By Ruth Limkin
The recent dark days, filled with floods, fires and cyclones have touched a nerve. And it seems they have reminded us who we are.
According to research recently released, we’re all remembered how to be generous, and plan on putting it into action.
We read: “A survey by Vodafone revealed the number of people planning to volunteer with a charity or good cause in the next 12 months had more than doubled from 30 per cent in 2010 to 68 per cent this year.”
Aussies have always been about helping a mate, and looking out for the underdog. This is why volunteering has always been a good match for us, as it’s about helping others.
It’s also good for the soul.
Bernard Salt, a demographer, was quoted as saying, “The world has changed since the GFC. Prior to this event and perhaps even prior to recent natural disasters in Australia there was perhaps a tacit approval, almost an admiration of the quality of greed. But that view has now been turned on its head. There’s a new morality and civic-mindedness. There’s almost a spiritual element to it.”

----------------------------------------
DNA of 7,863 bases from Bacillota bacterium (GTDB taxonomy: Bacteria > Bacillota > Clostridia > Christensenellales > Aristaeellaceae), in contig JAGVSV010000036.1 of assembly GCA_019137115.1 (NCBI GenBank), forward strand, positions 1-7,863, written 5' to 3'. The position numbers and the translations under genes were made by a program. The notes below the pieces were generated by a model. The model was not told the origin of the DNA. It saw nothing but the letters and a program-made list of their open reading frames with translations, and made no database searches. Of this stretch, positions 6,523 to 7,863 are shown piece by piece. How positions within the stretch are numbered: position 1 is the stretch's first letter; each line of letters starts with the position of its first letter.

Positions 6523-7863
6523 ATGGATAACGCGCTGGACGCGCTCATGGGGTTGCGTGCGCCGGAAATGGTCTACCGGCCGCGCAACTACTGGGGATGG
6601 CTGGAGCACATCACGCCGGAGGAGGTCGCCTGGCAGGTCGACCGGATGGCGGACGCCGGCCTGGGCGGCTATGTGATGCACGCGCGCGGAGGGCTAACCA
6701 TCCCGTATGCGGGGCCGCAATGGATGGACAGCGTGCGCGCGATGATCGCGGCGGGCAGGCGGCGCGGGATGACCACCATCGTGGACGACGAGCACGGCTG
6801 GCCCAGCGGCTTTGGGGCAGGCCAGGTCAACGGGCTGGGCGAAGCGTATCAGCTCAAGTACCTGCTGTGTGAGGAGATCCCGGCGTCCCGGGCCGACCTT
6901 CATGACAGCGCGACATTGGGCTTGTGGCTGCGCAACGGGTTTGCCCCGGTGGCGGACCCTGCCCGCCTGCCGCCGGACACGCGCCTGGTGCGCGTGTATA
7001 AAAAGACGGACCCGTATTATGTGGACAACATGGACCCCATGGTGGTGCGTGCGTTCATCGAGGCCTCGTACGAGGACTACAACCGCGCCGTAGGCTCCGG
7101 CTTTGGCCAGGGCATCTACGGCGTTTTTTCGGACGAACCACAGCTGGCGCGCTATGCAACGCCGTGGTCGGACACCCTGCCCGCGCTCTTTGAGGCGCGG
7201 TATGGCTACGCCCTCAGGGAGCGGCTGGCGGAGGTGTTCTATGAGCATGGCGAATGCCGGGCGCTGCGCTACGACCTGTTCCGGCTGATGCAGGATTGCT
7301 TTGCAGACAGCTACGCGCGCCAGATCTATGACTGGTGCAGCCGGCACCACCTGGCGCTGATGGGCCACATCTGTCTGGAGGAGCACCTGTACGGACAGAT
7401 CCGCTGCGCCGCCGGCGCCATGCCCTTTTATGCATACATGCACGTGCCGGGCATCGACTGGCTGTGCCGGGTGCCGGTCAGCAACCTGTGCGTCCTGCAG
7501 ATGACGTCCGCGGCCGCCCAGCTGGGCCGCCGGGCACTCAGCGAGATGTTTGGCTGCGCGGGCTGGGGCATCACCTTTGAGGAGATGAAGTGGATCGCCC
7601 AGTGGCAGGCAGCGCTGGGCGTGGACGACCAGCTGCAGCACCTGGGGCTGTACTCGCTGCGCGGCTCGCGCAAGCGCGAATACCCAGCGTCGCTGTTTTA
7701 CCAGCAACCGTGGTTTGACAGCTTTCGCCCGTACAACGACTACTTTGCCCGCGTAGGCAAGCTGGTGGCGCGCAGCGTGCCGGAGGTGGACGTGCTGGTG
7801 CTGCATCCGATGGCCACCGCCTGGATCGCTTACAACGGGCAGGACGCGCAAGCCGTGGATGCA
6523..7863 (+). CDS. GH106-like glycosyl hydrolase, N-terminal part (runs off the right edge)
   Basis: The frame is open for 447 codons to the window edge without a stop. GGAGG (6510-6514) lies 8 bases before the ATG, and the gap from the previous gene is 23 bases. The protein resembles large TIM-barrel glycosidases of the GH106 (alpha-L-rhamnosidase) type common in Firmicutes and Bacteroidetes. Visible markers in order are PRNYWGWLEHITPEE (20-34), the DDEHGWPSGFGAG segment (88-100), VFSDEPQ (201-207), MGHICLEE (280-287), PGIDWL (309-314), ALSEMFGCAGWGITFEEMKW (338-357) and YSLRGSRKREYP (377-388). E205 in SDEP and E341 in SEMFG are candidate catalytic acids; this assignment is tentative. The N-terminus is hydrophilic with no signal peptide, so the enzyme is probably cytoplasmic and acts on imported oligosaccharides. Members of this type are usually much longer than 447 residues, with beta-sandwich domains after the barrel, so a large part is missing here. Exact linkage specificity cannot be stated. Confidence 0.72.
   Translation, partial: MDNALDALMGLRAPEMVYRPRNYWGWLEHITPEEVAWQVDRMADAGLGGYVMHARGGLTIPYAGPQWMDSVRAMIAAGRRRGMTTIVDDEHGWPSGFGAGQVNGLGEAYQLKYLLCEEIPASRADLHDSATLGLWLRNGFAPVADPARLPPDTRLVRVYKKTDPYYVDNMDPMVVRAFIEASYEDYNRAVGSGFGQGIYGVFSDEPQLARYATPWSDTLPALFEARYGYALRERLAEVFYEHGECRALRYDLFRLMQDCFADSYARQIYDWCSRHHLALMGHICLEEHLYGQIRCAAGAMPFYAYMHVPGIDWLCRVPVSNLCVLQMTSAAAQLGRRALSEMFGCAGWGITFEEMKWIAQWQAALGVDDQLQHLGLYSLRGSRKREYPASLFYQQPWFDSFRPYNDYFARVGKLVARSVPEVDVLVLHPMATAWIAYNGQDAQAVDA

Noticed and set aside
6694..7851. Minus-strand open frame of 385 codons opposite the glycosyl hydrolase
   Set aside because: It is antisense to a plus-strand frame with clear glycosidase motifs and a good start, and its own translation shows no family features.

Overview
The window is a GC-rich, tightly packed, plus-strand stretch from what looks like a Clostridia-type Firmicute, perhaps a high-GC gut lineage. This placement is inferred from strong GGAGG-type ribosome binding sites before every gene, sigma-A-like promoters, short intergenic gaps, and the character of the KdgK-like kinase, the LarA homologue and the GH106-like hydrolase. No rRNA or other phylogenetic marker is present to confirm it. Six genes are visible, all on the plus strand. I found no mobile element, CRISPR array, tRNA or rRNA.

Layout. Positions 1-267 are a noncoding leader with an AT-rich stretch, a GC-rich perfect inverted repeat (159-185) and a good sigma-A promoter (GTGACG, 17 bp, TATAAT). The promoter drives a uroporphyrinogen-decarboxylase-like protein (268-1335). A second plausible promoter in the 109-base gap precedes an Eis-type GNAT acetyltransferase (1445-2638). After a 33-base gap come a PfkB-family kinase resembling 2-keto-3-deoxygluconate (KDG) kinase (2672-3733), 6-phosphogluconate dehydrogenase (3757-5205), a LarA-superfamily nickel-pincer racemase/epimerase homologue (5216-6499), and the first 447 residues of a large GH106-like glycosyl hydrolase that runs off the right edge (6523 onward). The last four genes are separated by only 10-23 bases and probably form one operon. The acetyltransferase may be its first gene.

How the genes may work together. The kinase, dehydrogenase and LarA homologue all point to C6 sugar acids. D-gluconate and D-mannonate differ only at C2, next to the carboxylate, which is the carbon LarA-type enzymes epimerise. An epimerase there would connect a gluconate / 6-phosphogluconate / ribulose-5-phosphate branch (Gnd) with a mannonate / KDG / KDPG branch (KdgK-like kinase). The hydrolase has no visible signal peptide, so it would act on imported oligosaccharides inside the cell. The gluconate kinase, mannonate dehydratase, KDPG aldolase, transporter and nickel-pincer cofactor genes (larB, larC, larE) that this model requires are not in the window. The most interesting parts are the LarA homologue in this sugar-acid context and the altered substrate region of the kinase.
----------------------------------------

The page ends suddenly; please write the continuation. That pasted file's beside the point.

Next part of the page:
The Judeo-Christian worldview, which has long provided an often unattributed strength to our society, affirms the notion of caring for ‘the least of these’. Other worldviews may promote the idea that ‘might is right’, or the concept that pain in this life is the consequence of sin in another (also called karma) but at our heart, we think differently.
While Australians wouldn’t necessarily call themselves spiritual people, there is a down-to-earth spirituality that resonates with Aussies, even if they don’t often articulate it. And in this spirituality, we recognise that caring for those in need is a noble thing indeed.
I’m glad that volunteering is coming back in vogue. It’s a healthy thing to engage with. Let’s be wise in how we do, and let’s do all we can to translate our good intentions into actions.